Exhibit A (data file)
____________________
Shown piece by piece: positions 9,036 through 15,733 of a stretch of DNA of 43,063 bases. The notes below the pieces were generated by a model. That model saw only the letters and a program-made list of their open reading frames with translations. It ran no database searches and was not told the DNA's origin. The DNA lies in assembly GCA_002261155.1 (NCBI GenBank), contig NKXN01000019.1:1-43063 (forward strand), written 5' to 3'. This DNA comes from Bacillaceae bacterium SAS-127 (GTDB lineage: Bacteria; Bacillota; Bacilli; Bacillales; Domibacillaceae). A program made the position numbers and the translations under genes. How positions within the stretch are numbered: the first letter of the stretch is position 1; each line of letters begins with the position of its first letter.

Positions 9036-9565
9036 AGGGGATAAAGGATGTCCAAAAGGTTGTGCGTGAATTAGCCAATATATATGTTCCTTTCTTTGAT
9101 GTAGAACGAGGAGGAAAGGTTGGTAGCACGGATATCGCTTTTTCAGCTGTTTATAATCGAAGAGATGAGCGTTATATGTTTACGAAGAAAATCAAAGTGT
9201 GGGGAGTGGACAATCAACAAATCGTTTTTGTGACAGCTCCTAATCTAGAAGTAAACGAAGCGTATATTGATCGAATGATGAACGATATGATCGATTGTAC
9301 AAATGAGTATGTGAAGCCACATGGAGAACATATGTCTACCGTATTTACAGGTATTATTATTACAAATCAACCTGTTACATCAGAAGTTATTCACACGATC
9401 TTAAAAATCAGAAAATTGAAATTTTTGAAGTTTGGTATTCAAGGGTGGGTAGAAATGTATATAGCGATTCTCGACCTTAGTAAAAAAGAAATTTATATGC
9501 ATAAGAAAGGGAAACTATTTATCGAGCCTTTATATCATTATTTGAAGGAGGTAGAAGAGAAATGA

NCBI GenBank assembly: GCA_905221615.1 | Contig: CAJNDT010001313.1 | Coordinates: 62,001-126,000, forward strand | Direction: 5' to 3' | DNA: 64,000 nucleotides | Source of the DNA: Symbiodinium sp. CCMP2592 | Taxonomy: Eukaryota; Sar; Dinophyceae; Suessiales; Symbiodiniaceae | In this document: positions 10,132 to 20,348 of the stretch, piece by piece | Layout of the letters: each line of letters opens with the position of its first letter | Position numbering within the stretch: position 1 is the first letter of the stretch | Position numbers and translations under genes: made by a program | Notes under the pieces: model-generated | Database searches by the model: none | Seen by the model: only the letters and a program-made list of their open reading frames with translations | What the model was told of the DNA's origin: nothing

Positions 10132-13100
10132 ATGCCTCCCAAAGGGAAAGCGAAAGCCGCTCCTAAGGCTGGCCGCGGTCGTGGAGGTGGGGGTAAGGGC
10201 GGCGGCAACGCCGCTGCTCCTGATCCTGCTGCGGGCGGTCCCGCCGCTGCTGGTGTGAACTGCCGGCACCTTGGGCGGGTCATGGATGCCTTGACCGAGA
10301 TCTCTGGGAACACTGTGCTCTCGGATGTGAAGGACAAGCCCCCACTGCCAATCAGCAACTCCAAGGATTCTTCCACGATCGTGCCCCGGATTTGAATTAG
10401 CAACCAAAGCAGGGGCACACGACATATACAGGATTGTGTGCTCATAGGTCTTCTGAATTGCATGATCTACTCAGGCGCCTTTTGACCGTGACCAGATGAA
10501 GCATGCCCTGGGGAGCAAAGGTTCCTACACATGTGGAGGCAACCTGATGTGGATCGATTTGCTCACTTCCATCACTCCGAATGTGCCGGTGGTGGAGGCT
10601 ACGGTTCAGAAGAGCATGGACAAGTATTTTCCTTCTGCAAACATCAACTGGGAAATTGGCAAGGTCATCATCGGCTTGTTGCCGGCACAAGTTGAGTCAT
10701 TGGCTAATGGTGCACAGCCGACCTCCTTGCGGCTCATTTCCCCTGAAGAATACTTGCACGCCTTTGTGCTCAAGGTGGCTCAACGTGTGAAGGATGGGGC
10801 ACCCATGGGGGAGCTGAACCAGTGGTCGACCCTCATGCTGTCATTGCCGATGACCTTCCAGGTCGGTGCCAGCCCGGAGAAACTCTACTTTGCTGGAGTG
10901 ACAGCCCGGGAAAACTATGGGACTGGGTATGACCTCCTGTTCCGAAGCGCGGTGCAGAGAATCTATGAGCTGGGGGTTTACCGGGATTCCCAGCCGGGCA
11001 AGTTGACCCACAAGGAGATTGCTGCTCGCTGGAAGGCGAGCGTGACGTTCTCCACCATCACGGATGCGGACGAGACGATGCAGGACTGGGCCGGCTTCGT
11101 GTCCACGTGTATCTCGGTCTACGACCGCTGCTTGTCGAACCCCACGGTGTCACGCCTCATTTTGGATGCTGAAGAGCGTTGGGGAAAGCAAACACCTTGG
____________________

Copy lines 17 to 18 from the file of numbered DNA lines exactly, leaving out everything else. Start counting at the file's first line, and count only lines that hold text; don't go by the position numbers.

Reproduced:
10701 TGGCTAATGGTGCACAGCCGACCTCCTTGCGGCTCATTTCCCCTGAAGAATACTTGCACGCCTTTGTGCTCAAGGTGGCTCAACGTGTGAAGGATGGGGC
10801 ACCCATGGGGGAGCTGAACCAGTGGTCGACCCTCATGCTGTCATTGCCGATGACCTTCCAGGTCGGTGCCAGCCCGGAGAAACTCTACTTTGCTGGAGTG